From a consumer standpoint, the rush to smartphones has taken off. Apple posted record revenues in October based on selling huge numbers of iPhones, while Android sales are accelerating and devices built with Windows Phone 7 are coming to the market.
People remember their flip-phones that promised Internet connectivity, but didn’t use a browser anyone had ever seen before, were impossible to navigate, and were expensive to use. Today, with applications optimized for the limited battery life of the devices, full browsers that people can understand, and touch technology that enables users to increase the size of the content within the screen so navigation is easier, customers have come to expect the same rich experience that they have on their desktops and laptops on their smartphones.
This “rush to mobile” is sweeping through the enterprise as well, even if the enterprise doesn’t fully understand the new form factors, or have a good strategy for moving their apps and website to the new platforms. It seems to be one of those phenomena where, since everyone else is doing it, we need to do it too, even if we’re not really sure why.
From the standpoint of an enterprise developer, though, it’s a time for learning new programming languages (“We’re a Windows shop but the boss wants an iPhone app”) and how to bring value to a smartphone app while maintaining reliance on back-end libraries and data stores. It’s a learn-as-you-go proposition for developers, who would prefer to have time to get up to speed on the new technologies but have to face (often unrealistic) demands for making the company’s assets mobile.
As such, it is incumbent upon an organization to create a mobile strategy—to understand the “why” of moving applications onto mobile devices—and then create something customers would actually want to use.
Two recent studies reveal a big gap between what consumers want from their smartphones and what organizations are currently delivering.
The first, by 1&1 Internet, found that only 50% of small- and medium-sized businesses check the appearance or functionality of their website for smartphone users. Of those that have, 43% admit their sites have a reduced appearance and reduced functionality. Further, 57% of these businesses have not optimized their websites for mobile use and have no plans to do so, according to the company.
On the mobile application side, a Harris Interactive survey reveals that 38% of mobile phone users are not satisfied with the mobile apps from their favorite retail brands. Anthony Franco, founder and CEO of design firm EffectiveUI, which commissioned the study, said this damages businesses more than they even know.
Thirteen percent of respondents to the survey said they have avoided downloading applications from a brand-name company or organization due to a previous bad experiences with another app offered by that brand. “When you launch a bad micro site, no one really notices or cares. When you launch a bad app, it haunts you forever. Users indicate they won’t ever download anything from that brand again. You alienate customers in perpetuity,” said Franco.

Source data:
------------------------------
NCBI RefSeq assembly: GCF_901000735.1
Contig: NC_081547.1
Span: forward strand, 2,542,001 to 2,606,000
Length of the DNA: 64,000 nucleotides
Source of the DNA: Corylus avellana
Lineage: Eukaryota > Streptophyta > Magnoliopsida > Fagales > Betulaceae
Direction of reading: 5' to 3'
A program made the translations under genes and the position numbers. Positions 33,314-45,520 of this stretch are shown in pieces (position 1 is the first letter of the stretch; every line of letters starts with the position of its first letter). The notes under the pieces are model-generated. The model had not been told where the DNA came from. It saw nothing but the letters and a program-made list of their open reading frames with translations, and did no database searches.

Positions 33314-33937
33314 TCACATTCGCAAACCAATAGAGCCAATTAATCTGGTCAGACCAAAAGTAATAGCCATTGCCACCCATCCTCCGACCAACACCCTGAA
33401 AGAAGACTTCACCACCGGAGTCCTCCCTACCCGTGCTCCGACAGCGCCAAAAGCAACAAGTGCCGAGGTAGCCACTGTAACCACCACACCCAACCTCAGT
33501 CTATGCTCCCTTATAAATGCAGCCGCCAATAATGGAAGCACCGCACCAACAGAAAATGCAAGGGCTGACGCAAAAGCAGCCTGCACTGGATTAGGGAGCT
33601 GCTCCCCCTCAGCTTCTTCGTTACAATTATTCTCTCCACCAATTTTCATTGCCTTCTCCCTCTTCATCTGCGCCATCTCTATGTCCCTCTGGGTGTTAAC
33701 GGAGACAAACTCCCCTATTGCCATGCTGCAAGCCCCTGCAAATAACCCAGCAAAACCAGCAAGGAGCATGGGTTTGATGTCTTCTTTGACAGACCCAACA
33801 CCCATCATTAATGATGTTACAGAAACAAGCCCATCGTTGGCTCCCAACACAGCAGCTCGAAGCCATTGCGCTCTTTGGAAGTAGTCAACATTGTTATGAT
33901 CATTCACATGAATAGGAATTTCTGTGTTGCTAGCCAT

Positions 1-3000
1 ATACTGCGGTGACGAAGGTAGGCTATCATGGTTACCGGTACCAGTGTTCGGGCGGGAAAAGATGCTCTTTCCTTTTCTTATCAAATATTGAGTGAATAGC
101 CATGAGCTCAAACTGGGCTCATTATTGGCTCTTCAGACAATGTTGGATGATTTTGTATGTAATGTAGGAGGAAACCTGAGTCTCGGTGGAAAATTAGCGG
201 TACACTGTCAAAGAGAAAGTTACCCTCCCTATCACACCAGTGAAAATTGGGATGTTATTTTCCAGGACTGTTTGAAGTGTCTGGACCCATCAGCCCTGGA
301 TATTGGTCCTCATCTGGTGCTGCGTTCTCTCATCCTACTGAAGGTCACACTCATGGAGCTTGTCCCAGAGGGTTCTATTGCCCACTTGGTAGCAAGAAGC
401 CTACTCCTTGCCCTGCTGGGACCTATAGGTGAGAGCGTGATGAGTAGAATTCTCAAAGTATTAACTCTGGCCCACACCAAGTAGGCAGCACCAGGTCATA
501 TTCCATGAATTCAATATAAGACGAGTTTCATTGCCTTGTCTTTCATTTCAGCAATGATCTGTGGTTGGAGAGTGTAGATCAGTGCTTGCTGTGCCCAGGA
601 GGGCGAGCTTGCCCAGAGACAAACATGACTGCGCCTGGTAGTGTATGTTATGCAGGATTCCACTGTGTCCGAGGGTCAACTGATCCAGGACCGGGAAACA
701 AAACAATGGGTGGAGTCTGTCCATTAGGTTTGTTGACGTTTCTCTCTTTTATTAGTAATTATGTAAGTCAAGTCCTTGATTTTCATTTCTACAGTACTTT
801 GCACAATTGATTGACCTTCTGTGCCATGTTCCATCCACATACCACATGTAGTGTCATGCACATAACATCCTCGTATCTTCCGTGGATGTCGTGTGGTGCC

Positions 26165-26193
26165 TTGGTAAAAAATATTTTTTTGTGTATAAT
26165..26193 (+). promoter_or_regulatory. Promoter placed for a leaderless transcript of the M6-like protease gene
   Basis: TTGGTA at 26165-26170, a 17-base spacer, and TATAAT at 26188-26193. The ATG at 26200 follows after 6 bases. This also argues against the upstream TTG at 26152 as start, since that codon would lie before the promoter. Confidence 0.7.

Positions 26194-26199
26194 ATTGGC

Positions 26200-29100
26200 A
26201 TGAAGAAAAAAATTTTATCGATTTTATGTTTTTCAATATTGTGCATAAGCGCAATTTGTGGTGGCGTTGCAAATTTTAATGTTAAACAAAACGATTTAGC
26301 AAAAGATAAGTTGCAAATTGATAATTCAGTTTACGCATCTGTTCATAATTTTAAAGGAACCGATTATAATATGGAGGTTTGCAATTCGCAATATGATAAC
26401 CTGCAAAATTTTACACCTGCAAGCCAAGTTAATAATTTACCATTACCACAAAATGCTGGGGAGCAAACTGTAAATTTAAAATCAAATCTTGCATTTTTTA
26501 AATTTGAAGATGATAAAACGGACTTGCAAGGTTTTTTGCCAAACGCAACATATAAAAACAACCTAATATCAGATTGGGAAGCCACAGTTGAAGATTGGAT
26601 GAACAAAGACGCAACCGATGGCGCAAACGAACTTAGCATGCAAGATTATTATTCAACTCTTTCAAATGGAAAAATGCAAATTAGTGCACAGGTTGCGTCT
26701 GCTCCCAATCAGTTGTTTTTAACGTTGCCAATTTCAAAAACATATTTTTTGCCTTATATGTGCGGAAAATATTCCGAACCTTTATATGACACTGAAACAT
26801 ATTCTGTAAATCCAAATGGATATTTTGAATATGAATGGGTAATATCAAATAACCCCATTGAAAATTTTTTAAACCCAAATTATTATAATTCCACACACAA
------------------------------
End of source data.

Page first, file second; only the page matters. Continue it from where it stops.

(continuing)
To take that a step further, 32% of respondents said they have told others about a bad experience with a mobile app. “Recommendations are the No. 1 reason to download” an app, he said. “Can your brand afford a two-star [rating] application or a one-star?”
Franco suggested three conversations an organization should have internally, from a brand perspective, before launching a mobile app. First, a company should have a mobile strategy. “Why are you building it in the first place,” said Franco of the first conversation organizations should have with themselves. “You should be methodical about the purpose.” If you do decide to go down that road, he said, make sure you’re building the application for mobile use cases only – not “dumbing down” a desktop application for the smartphone.
In the same vein, the application should be purposeful. Franco said the findings show that users want functionality from their mobile apps, so organizations writing applications for mobile use must think about those apps as a product, not simply a marketing campaign. “Consumers say the apps should do what we want. Not marketing, but they want to get things done. Marketing is about big ideas. Building a product is empathetic,” he said.
“A nutritionist, for example, should build a calorie counter, not necessarily a social site,” he added. “You want to port utility to these apps, not recreate your entire website.”
When the strategic issues are overcome, Franco said organizations should next consider the user experience and design of the application. “We’re talking about font size, clickability, user flow, things like that,” he said. “Seventy-four percent said the app should be easy to use.”
Noting that there are more than 300,000 applications available in app stores, Franco said that consumers now expect the companies they do business with to give them a good mobile experience.
David Rubinstein is editor-in-chief of SD Times.